is, the accountability gap they create.3 The shift to governance in international
legal theory and socio-​legal studies triggered greater attention to soft law mechanisms of corporate social responsibility (CSR), which are often criticized in comparison with conventional top-​down regulatory measures.4 Conceptually, the issue
of corporations in international law has focused on whether or not they are, or
ought to be, recognized as ‘subjects’ of responsibility in international law and on
the adequate conceptual analogy to the corporation (the individual? the state? an
This book challenges the ‘failure’ narrative and presents an alternative reading
of the history of international law and business corporations. It does so by challenging the public/​private distinction that animates the ‘failure’ argument in the
context of business corporations in international law. Perhaps the most appropriate starting point for such an alternative reading is Morris Cohen’s 1927 article,
‘Property and Sovereignty’. Cohen opens the article as follows: ‘Property and sovereignty, as every student knows, belong to entirely different branches of the law.
Sovereignty is a concept of political or public law and property belongs to civil or
private law. This distinction between public and private law is a fixed feature of our
law-​school curriculum.’6
This fixed feature is the target of Cohen’s critique and the backdrop against
which he developed his alternative account. In the context of public international
law and the private business corporation, a similar understanding prevails. We
often conceive of sovereign states and business corporations as entities belonging
to entirely different fields of law. This distinction between public and private has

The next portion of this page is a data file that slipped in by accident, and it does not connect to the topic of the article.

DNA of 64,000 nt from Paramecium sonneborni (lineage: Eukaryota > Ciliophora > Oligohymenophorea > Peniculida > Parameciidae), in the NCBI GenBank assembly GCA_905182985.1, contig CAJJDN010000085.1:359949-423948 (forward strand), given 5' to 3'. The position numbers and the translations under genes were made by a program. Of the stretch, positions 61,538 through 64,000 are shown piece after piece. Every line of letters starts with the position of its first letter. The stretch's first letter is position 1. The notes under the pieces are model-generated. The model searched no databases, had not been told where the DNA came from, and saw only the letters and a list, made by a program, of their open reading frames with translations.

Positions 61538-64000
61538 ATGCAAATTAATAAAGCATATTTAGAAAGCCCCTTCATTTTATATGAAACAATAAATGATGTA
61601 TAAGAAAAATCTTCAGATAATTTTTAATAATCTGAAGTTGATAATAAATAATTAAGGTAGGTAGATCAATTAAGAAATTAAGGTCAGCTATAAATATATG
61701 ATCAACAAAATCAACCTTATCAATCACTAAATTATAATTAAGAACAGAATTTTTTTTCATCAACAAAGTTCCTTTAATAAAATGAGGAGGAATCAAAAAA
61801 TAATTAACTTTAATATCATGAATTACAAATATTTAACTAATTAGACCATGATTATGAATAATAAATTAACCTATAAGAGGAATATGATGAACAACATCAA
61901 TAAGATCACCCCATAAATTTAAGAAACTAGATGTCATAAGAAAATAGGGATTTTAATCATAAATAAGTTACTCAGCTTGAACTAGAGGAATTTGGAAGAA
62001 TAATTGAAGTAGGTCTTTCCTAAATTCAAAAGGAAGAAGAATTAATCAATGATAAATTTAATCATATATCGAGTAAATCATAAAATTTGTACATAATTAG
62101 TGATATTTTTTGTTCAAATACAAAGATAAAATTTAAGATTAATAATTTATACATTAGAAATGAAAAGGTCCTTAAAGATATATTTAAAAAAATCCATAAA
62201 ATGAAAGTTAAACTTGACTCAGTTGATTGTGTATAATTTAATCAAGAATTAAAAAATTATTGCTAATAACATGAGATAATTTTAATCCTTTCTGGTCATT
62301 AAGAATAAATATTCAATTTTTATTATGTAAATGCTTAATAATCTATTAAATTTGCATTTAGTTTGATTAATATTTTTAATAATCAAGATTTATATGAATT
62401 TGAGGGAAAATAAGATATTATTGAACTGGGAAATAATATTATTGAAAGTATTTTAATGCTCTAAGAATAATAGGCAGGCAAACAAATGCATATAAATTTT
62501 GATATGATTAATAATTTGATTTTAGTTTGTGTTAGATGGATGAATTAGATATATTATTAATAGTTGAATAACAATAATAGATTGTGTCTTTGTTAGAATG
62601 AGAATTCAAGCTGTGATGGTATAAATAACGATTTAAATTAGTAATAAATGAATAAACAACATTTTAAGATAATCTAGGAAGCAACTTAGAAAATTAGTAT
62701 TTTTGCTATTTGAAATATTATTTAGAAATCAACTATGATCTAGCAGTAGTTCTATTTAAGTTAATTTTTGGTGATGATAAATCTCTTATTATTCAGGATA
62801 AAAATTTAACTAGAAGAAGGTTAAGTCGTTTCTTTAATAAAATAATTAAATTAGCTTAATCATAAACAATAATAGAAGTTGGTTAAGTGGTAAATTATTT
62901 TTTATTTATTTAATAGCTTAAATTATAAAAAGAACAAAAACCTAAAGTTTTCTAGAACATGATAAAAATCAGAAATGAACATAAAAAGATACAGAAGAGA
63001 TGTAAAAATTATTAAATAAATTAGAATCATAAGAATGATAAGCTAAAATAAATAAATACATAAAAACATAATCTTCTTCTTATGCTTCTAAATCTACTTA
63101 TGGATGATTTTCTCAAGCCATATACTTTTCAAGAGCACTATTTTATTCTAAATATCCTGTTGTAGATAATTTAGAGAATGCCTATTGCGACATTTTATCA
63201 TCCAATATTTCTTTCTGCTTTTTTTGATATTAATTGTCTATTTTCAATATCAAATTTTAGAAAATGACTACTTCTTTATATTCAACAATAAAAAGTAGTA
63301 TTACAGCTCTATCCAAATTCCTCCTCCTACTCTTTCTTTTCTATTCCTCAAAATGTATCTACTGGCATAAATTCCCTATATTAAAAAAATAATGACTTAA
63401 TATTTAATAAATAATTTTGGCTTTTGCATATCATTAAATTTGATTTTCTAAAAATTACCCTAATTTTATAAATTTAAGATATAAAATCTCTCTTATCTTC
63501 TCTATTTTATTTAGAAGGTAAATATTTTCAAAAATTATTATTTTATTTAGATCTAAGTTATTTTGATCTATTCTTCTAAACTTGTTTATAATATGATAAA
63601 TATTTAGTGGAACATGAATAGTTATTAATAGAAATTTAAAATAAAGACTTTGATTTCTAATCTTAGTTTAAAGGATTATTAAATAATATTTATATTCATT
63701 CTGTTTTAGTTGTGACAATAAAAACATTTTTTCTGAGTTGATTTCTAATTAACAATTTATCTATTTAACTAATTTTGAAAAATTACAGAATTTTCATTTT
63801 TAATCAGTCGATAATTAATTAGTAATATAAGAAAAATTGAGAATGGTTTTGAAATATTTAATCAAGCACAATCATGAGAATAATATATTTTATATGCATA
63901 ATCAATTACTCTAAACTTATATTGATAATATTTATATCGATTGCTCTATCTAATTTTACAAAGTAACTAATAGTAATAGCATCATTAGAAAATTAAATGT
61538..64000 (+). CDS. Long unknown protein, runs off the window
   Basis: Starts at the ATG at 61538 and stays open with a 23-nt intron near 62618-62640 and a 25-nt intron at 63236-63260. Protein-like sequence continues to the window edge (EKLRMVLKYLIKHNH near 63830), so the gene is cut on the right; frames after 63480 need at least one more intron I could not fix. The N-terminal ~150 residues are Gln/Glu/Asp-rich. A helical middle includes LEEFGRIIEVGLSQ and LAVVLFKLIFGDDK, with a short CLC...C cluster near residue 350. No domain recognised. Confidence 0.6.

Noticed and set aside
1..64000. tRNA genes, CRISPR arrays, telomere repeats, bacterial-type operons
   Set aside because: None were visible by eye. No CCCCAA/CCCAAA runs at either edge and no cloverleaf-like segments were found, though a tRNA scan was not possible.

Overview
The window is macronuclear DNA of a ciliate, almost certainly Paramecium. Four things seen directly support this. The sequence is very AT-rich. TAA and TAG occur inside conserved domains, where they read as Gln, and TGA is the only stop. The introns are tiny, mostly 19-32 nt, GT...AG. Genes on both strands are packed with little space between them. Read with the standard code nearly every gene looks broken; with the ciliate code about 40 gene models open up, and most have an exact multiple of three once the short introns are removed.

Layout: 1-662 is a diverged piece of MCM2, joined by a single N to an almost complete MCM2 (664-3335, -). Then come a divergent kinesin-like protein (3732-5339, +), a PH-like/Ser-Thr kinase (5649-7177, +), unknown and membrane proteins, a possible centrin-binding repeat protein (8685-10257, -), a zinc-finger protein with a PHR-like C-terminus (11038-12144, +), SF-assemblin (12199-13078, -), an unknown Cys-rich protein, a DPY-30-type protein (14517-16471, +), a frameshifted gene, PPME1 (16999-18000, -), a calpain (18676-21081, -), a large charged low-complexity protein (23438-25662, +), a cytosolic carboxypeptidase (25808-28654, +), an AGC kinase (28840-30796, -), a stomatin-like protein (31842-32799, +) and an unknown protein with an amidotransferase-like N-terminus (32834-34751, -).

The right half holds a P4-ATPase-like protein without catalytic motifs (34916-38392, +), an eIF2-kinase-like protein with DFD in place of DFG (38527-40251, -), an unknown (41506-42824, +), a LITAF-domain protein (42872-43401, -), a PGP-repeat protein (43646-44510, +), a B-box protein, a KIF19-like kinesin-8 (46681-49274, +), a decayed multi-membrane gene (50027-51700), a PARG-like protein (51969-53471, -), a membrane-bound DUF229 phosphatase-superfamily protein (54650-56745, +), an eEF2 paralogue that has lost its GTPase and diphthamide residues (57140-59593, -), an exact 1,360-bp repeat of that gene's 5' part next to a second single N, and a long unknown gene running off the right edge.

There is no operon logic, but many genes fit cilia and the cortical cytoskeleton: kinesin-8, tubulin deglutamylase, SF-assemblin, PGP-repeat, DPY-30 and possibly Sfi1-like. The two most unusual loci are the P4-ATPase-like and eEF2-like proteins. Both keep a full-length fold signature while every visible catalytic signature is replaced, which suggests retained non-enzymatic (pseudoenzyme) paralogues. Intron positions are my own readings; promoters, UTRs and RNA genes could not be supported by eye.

long been a resilient feature of our international law teaching and, as the following
3 For the analysis of the accountability gap in international law, see Jean Thomas, Public Rights,
Private Relations (2015); Alston & Goodman, supra note 2, at 1467; Olivier de Schutter,
International Human Rights Law 395–​98 (2d ed. 2014).
4 The debate over corporate social responsibility is extensive. See, for example, David Vogel, The
Market as Virtue: The Potential and Limits of Corporate Social Responsibility (2005);
Ronen Shamir, Capitalism, Governance, and Authority: The Case of Corporate Social Responsibility, 6
Ann. Rev. L. & Soc. Sci. 531 (2010); Tim Bartley, Institutional Emergence in an Era of Globalization: The
Rise of Transnational Private Regulation of Labor and Environmental Conditions, 113 Am. J. Soc. 297
(2007); Tim Bartley, Rules without Rights: Land, Labor, and Private Authority in the
Global Economy (2018); Stephen Brammer et al., Corporate Social Responsibility and Institutional
Theory: New Perspectives on Private Governance, 10 Socio-​Econ. Rev. 3 (2012); Tim Büthe & Walter
Mattli, The New Global Rulers: The Privatization of Regulation in the World Economy
(2011); Corporate Social Responsibility in a Globalizing World: Global Dynamics and
Local Practices (Kiyoteru Tsutsui & Alwyn Lim eds., 2015).
5 Jose E. Alvarez, Are Corporations ‘Subjects’ of International Law?, 9 Santa Clara J. Int’l L. 1
(2011); Markos Karavias, Corporate Obligations Under International Law (2014). For an
analysis of competing conceptual accounts of the corporation in international law—​individualism,
statism, and institutionalism—​see Fleur Jones, Theorizing the Corporation in International Law, in The
Oxford Handbook of the Theory of International Law 635 (Anne Orford & Florian Hoffman